The Yale Symphony Orchestra has shared the stage with renowned performers like Yo-Yo Ma. But until Saturday night the YSO had yet to share the stage with a pigeon.

The YSO’s performance, which honored the extinct passenger pigeon, was the culminating event to the daylong symposium “Extinction: Biology, Culture and Our Futures” hosted by the Franke Program in Sciences and Humanities. Attended by over 50 people in the Whitney Humanities Center, the symposium was inspired by the 100th anniversary of the extinction of the passenger pigeon. Six experts in various fields spoke on the topic of extinction, incorporating into the discussion history, comparative literature and the way we talk about extinction.

“I hope that people see that there is a real conversation going on between the sciences and humanities on the topic of extinction,” said Justin Eichenlaub, assistant director of the Franke Program. “There are actual moments where humanists can help scientists and social scientists see the stakes of what is happening with these issues and vice versa.”

The idea behind the Franke Program is to bring people together from different fields and expand otherwise limited discussions beyond disciplinary boundaries, Eichenlaub added. The talks featured historians, linguists, evolutionary biologists, researchers and even comparative literature experts. The symposium’s culminating event underscored the Program’s cross-disciplinary aim.

Over 90 members of the YSO performed The Columbiad, 19th-century composer Phillip Anthony Heinrich’s musical interpretation of the passenger pigeon migration. The piece ranges from resembling the bird’s thunder-like flapping to the cooing of the doves in their nightly repose. On stage with the orchestra stood a passenger pigeon specimen provided by the Yale Peabody Museum of Natural History. The YSO performance was the North American premiere of the piece and the first time the piece has been played in more than 150 years.

In one of the event’s speeches, “Catastrophic Thinking: Extinction and the Value of Diversity,” David Seposki, a research scholar from the Max Planck Institute of Science in Germany, explained how ideas surrounding extinction have changed over time. Before the advent of Darwinism, people denied the existence of mass extinction. But during the Darwin era, the conversation changed, and scientists began to accept extinction. Still, they viewed it only as a natural occurrence, refusing to believe it had anything to do with human actions.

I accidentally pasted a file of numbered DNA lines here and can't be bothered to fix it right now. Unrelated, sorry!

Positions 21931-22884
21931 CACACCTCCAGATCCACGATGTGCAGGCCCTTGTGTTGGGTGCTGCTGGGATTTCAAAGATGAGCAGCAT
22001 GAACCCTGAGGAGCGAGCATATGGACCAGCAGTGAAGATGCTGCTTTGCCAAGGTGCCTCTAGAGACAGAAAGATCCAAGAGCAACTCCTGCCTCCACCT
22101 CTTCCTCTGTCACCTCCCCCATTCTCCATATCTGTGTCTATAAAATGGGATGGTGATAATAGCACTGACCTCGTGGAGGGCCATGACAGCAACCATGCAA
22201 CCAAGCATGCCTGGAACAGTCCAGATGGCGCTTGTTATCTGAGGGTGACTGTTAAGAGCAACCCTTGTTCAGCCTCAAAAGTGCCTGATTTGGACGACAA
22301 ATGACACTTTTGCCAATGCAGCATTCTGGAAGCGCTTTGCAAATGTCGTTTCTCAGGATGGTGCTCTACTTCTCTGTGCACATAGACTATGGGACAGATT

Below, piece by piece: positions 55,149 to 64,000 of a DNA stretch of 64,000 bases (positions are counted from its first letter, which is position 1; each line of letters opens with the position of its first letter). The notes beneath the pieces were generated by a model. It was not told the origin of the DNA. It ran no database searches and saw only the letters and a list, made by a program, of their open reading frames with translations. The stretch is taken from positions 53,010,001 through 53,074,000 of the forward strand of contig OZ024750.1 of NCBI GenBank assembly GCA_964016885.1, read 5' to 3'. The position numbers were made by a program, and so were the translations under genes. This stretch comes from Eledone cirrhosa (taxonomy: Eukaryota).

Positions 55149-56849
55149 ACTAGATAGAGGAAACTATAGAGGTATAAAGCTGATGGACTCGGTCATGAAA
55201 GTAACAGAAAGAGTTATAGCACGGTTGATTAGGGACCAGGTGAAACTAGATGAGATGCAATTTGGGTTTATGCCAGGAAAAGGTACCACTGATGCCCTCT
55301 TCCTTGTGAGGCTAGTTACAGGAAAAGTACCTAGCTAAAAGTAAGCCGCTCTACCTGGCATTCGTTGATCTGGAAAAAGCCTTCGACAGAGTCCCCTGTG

Then the passenger pigeon went extinct, and it “revolutionized” the way society thought about extinction, said Ben Novak, lead researcher at the Long Now Foundation — an organization that is working to reverse the extinction of the passenger pigeon.

Tali Perelman ’17 attended both the symposium and the YSO concert after reading about passenger pigeons in her environmental history class.

“I was really struck by Novak’s assertion that human history is tied so closely to the passenger pigeon history” Perelman said. “I think the YSO performance really reinforced that, making what could have been just dry facts into a really intimate, really comprehensive presentation.”

Novak’s talk focused on the topic of de-extinction and the possibilities of bringing back extinct species that are necessary to ecological systems through cloning of genes. Although people often believe there are a sufficient number of pigeons in North America, Novak said there is no current dominant breed of pigeon in the American Northeast — where the passenger pigeon once lived.

Professor of English at UCLA Ursula Heise spoke about how extinction is represented in literature and whether the narratives surrounding extinction should be changed.

“The problem is that a lot of these [extinction] stories are stuck in a template of mourning and loss. There may be other ways of talking about natural change,” Heise said. “You have to be careful about only telling decline stories.”

Martha, the world’s last passenger pigeon — named after the American matriarch Martha Washington — died in 1914 in the Cincinnati Zoo at the age of 29.